Chris Stewart is an Associate Professor of Psychiatry at the University of Louisville School of Medicine Department of Psychiatry. He has practiced in the field of addiction psychiatry for the past 19 years.

Dr. Stewart is board certified in general psychiatry, addiction psychiatry, addiction medicine, consultation-liaison psychiatry and is a certified group psychotherapist with the International Board for Group Psychotherapy. He has published research on the difficulties of evaluation and assessment of psychiatric disorders in addiction, and the relationship between psychological trauma and addictive disorders.

Through consultation-liaison psychiatry, he seeks to understand the intersection between mental and physical illness. Mindful of the historical and artificially created separation between body and mind in western practices, he is informed by the substantial movement in the past several decades to integrate mind and body and the increased interest in alternative medical practices such as from eastern traditions. In his approach to the treatment of his patients, Dr. Stewart uses available information to best integrate other healthcare traditions while maintaining the integrity of the doctor/patient relationship as understood in traditional western medicine.

Oliver H. Barber, Jr., Esq.

Mr. Barber has maintained a law practice in Louisville for over 30 years. His work has included business law, civil rights, family law and lobbying. He has won numerous verdicts that have resulted in better care for the disabled, improved conditions for prisoners, and legal protection for youth accused of committing crimes. In the boardroom, he has advised corporations, government agencies and non-profit organizations. Mr. Barber was instrumental in pioneering legislation for acupuncture and Chinese Medicine in the state of Kentucky, working closely with Jeffrey C. Russell and Shelley Ochs. He is a graduate of Bellarmine College and Boston College.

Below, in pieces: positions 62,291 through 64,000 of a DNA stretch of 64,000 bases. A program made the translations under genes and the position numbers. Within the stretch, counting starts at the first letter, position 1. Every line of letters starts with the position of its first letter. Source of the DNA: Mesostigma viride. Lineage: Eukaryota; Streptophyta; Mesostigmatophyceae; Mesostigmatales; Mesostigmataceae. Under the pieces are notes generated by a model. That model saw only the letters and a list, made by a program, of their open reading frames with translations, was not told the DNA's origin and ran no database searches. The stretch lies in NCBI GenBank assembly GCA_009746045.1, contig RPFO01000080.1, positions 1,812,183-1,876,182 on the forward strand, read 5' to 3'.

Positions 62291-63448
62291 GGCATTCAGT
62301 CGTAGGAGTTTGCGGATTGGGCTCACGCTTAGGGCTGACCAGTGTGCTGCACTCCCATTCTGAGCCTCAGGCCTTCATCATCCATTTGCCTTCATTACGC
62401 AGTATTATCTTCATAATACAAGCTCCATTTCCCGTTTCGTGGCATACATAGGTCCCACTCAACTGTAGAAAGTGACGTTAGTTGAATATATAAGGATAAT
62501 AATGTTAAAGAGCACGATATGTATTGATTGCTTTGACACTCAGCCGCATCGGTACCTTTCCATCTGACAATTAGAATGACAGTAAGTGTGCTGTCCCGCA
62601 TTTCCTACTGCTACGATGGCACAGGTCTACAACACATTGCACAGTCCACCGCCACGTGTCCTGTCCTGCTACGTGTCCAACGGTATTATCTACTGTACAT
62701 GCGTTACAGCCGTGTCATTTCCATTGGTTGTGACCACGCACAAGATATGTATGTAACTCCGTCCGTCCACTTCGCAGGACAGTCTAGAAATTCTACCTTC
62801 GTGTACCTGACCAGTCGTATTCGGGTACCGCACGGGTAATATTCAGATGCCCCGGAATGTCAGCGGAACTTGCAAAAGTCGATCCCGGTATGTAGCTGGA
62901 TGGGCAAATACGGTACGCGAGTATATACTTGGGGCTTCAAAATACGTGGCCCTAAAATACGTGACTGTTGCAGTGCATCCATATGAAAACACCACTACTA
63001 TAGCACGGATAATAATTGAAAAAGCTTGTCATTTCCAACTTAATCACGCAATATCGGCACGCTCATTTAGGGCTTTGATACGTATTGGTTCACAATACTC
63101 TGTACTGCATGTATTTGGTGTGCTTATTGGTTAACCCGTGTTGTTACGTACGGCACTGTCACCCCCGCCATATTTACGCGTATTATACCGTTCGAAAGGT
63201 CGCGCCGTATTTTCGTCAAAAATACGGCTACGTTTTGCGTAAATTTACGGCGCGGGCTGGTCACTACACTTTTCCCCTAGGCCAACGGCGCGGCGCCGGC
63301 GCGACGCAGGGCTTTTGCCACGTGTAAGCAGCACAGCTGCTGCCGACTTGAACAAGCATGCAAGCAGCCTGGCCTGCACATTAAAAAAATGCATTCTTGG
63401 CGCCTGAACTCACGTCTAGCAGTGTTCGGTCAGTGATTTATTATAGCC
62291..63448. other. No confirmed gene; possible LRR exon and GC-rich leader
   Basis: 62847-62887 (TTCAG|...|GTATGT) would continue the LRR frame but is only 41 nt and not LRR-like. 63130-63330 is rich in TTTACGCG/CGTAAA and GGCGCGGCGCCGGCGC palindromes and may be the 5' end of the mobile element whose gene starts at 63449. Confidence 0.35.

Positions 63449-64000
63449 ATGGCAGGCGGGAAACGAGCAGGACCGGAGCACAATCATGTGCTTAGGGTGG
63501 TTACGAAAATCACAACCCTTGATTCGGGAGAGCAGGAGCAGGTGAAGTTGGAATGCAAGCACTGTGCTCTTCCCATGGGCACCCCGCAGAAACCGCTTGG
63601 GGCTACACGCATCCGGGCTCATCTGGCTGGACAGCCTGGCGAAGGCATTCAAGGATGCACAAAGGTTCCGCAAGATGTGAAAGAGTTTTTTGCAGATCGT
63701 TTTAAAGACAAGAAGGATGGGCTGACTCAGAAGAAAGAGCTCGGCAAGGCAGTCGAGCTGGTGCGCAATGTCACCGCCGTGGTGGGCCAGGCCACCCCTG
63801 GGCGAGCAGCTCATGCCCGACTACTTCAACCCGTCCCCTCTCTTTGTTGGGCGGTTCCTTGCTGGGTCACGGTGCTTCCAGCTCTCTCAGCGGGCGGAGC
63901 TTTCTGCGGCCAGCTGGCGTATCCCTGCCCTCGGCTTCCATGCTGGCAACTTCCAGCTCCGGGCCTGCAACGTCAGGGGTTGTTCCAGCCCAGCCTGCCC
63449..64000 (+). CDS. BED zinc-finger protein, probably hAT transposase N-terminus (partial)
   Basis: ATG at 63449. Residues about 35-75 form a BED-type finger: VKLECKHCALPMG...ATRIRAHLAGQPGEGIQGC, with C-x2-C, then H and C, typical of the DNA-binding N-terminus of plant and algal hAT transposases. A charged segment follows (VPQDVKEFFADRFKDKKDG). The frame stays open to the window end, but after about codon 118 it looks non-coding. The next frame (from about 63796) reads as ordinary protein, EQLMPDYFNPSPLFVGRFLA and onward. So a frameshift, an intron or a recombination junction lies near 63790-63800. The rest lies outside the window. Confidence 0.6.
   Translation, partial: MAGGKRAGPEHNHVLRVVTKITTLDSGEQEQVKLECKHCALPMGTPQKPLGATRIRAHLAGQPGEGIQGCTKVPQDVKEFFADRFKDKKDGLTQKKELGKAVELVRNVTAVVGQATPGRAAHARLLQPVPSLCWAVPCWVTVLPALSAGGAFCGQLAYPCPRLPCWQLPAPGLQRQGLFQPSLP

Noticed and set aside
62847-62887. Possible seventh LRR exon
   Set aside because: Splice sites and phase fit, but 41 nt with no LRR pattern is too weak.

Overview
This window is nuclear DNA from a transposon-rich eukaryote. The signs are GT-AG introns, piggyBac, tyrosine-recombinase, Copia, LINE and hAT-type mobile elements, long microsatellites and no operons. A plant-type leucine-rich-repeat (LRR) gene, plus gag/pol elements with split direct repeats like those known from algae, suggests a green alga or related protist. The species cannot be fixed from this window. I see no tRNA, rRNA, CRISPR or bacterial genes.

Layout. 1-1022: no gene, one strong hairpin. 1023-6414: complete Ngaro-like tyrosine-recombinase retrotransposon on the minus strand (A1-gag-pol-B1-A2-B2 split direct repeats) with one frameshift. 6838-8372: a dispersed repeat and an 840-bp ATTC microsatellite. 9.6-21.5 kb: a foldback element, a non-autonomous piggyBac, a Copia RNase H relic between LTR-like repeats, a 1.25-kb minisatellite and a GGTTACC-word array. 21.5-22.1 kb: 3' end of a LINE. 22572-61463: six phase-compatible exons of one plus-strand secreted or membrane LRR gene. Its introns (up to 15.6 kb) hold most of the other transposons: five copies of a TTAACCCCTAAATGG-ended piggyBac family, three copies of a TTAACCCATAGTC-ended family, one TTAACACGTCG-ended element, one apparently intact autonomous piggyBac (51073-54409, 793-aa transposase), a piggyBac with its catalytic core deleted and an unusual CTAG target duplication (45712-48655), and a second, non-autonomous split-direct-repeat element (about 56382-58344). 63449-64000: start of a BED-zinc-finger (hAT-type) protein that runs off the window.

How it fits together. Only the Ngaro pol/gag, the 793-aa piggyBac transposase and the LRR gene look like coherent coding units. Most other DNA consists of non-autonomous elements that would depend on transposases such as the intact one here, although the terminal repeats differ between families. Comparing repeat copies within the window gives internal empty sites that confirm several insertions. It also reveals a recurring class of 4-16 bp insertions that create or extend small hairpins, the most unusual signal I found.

Melissa Stewart MS, CSW, SEP, C-IAYT

Melissa Stewart lives and works in Louisville. She is a clinical social worker, board-certified speech language pathologist, certified yoga therapist, and certified Somatic Experiencing Practitioner (SEP). She has advanced training in the use of Somatic Touch Work.

Working in the area of trauma for over twenty years, Ms. Stewart seeks to activate the inherent wisdom of the body in healing stress, depression, anxiety, trauma, and relationship conflicts. Her approach diverges from traditional therapy that engages the mind through talking and story-telling. It recognizes the nervous system’s role in registering our response to life events, exploring the information contained in the body and supporting choices that create more ease, allowing the freedom to live a fuller version of ourselves.